Innerviews, music without borders

Okay Temiz
Flourishing Rhythms
by Anil Prasad
Copyright © 2023 Anil Prasad.

Okay TemizPhoto: Okay Temiz Collection

Respect and diversity are two of Okay Temiz’s key operating principles.

The drummer, percussionist, composer, and producer is an icon in his home country of Turkey. He’s a key figure in some of the most important cross-cultural musical projects that combine Turkish music and instrumentation with jazz and other genres and influences from across the world.

Temiz is also an inventor. He has created many percussion instruments, including hand-beaten copper drums, the Artemiz featuring camel and sheep bells, the Magic Pyramid which involves electronics and custom metalwork, and reinventions of the berimbau and water drum that combine centuries-old traditions with modern processing.

Temiz has released dozens of albums under his own name, as well as contributed to countless sessions. The prolific musician has also performed at more than 3,000 concerts and headlined over 350 jazz and world music festivals.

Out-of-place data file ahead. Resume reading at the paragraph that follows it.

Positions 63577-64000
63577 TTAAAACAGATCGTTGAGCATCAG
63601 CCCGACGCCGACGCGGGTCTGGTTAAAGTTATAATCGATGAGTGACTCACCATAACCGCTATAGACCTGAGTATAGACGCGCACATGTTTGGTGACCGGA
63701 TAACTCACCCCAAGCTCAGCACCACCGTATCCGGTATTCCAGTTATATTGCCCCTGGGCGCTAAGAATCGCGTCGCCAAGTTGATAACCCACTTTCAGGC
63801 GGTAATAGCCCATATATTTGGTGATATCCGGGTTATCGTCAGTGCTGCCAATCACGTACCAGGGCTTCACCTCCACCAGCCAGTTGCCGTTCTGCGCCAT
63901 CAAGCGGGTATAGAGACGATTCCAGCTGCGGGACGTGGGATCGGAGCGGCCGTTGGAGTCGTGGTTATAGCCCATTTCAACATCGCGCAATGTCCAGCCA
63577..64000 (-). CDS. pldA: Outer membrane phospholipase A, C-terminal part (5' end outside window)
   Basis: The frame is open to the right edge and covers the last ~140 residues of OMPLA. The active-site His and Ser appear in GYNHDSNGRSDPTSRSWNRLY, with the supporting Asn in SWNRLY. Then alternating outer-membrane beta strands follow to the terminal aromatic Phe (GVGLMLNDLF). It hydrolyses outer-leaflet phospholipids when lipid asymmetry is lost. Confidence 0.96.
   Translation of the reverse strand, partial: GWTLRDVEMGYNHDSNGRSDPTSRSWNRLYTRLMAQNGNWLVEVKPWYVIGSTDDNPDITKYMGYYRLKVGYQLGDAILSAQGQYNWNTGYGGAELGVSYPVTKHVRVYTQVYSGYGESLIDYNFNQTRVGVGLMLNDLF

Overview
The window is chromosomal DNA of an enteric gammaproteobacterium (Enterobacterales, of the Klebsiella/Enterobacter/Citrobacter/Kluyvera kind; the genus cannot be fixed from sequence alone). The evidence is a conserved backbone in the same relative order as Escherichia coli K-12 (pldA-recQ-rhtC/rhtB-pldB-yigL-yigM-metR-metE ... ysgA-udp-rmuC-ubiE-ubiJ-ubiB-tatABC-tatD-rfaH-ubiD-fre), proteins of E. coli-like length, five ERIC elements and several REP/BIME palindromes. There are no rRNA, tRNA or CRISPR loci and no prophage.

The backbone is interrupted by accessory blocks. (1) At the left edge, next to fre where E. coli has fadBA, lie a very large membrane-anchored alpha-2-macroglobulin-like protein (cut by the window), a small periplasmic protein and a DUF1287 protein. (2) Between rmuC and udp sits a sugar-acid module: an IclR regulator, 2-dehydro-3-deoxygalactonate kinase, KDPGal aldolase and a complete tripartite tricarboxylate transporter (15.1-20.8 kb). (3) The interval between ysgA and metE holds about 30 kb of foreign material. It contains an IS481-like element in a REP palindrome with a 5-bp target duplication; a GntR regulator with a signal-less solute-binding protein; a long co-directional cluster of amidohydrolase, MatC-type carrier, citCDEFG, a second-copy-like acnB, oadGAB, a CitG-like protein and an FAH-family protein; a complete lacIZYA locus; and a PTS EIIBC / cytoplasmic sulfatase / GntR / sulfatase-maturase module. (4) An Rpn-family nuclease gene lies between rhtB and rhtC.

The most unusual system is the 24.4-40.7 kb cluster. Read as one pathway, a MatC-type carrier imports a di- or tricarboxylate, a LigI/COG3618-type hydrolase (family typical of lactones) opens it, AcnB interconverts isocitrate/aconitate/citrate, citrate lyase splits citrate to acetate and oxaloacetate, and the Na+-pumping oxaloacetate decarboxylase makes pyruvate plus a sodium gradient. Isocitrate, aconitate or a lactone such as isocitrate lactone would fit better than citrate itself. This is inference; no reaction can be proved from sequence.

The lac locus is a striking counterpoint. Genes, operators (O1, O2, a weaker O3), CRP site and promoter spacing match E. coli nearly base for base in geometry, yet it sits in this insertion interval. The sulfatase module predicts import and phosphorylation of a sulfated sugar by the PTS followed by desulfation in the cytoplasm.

He’s best known for Oriental Wind, a musically borderless group that combines jazz, Turkish, African, and Latin music in an exhilarating way. First formed in 1974, Oriental Wind’s lineups have featured Turkish and European musicians. Some of its notable members have included Roman Bunka, Palle Danielsson, Doudou Gouirand, Thomas Östergren, and Bobo Stenson. The group existed into the mid-‘80s, with occasional rekindlings, including the 2014 album Aurora Borealis, which found him partnering with Aydin Esen as a core presence.

Oriental Wind incorporated many Swedish musicians because Temiz was based in Stockholm for three decades between the ‘60s and ‘80s, before relocating to Finland in 1993, and eventually back to Turkey in 1998. His deep involvement with Sweden and its jazz culture emerged from him visiting it between 1959-1967 as part of dance music groups. In 1967, he broke away from commercial music, joined trumpeter Ulvi Temel’s band, and began playing jazz gigs in Europe. During visits to Stockholm, he encountered Maffy Falay and Don Cherry, both of whom he would go on to collaborate with extensively.